This article contains sensitive or potentially triggering content regarding fusion. Please take care when reading if you are sensitive to such content.
|integration (n., v.)|
|Other forms||integrate (v.); integrated (adj.)|
|Applies to||systems, headmates|
Integration, in the context of psychiatry, is the unification and acceptance of information, memories, and beliefs into a whole. Trauma can interrupt this process, and healing from it often includes methods to re-integrate, gaining more control over symptoms and better insight into the self. For singlets, this often looks like acknowledging the trauma and how it fits into their personal narrative or timeline; understanding its effects on their sense of self; being able to access memories of trauma without being triggered by them; and managing the emotions that come up when remembering or working through the trauma.
For systems, it can also include lowering barriers between alters (amnesiac or otherwise); increasing communication and cooperation; making switching easier, and more within the control of the system; creating more ownership over the body; minimizing dissociation as a whole; and establishing grounding techniques and other coping mechanisms. Most therapy specifically aimed at disordered systems (like ones with DID or OSDD-1) focuses on integration.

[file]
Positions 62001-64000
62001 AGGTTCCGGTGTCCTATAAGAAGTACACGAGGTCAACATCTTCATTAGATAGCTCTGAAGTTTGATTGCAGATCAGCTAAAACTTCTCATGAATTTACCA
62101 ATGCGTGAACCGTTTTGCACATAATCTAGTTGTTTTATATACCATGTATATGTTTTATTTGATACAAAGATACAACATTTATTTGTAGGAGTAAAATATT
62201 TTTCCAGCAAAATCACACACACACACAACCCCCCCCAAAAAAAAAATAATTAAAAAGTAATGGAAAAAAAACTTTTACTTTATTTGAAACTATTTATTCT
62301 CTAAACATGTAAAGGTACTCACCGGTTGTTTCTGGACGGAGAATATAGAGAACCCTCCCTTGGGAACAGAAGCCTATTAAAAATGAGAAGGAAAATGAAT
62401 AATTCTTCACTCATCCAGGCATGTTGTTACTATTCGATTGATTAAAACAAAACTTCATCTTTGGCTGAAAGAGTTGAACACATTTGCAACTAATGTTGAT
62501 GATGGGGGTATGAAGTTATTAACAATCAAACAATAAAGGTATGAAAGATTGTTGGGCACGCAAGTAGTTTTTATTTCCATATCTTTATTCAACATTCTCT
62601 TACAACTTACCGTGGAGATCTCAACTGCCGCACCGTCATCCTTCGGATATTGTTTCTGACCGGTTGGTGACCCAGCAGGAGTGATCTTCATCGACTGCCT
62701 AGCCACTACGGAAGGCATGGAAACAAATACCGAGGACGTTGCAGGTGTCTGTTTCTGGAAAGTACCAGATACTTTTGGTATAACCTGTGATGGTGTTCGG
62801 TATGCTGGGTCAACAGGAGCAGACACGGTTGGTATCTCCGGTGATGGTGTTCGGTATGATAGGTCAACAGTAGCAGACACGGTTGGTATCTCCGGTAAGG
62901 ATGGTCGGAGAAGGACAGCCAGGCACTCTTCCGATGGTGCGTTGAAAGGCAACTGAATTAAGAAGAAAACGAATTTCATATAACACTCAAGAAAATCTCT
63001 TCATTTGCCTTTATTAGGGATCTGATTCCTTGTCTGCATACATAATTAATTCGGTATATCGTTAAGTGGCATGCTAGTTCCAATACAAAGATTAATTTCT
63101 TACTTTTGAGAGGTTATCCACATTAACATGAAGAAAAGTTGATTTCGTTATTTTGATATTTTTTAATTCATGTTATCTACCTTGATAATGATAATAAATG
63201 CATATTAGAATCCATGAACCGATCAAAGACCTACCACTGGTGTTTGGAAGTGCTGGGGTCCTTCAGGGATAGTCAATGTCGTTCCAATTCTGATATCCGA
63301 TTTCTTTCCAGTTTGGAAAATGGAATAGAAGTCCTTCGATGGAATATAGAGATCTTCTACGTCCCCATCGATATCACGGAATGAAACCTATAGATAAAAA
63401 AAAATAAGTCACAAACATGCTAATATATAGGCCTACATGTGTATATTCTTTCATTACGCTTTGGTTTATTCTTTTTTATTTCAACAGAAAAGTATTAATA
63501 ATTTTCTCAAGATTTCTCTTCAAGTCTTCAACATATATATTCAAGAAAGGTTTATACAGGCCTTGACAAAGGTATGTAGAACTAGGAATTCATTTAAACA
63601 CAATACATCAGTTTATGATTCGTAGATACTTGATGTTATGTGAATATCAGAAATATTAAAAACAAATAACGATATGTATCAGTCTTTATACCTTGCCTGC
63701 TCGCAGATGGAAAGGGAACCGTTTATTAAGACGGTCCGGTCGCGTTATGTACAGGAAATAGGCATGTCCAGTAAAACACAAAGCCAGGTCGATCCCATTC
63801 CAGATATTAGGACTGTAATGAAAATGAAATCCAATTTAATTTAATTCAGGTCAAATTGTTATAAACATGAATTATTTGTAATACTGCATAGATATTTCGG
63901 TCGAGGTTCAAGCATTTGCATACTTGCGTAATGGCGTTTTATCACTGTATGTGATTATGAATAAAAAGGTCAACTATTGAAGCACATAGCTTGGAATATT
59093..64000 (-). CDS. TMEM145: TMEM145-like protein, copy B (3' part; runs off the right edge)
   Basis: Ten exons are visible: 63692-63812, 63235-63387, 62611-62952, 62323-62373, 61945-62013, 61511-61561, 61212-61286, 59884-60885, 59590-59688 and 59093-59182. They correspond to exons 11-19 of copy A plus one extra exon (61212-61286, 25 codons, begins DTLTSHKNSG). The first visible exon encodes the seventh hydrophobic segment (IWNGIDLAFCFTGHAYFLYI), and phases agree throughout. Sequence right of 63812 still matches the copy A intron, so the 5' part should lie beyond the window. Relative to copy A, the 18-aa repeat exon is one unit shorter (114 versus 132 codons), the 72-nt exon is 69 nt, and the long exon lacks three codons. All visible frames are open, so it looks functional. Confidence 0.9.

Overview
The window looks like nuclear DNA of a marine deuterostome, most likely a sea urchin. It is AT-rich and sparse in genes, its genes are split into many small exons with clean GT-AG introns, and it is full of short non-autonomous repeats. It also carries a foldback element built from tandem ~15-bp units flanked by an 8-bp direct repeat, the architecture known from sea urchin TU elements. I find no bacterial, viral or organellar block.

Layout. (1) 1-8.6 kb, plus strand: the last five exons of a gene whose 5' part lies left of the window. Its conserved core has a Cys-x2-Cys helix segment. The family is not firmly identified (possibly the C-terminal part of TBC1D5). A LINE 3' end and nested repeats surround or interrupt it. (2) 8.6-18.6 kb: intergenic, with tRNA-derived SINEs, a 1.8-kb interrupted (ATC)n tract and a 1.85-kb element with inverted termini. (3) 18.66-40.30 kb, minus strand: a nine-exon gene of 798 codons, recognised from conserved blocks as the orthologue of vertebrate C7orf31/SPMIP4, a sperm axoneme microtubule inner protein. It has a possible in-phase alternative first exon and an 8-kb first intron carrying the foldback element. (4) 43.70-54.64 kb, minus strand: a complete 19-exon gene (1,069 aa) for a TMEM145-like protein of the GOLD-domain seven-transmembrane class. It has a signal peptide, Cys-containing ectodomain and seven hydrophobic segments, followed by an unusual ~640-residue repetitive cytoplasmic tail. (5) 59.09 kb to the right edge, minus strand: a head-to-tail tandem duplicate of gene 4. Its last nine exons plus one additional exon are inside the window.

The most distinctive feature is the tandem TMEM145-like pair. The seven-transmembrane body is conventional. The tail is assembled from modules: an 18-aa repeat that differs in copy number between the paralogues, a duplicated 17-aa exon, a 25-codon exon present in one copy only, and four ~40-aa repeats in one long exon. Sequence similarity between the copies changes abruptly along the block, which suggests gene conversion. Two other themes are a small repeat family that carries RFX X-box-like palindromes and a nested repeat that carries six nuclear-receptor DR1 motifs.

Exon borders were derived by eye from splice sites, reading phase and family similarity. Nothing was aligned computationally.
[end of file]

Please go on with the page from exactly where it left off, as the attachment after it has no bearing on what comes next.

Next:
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Fusion is a type of integration that results in the complete lowering of barriers between two or more system members. Not all integration results in fusion, and treatment can end with the system completely stable & healed from most trauma, but still plural; this is called resolution or functional multiplicity. Sometimes, integration continues to the point where there are no more barriers between any system members at all; this is known as final fusion, and results in a completely unified self.
Fusion and integration have been used interchangeably in the past, as fusion was seen as the only valid path to prevent disordered effects; however, they are no longer used this way and have not been for decades in medical literature.
Dissociation, especially when it results in compartmentalization, can be seen as the inverse of integration; the separation of feelings, urges, memories, experiences, or the like from the self. "Fragmentation" has also been used in studies as the opposite of integration.
- Barlow, M. R., & Chu, J. A. (2014). Measuring fragmentation in dissociative identity disorder: the integration measure and relationship to switching and time in therapy. European Journal of Psychotraumatology, 5(1), 22250.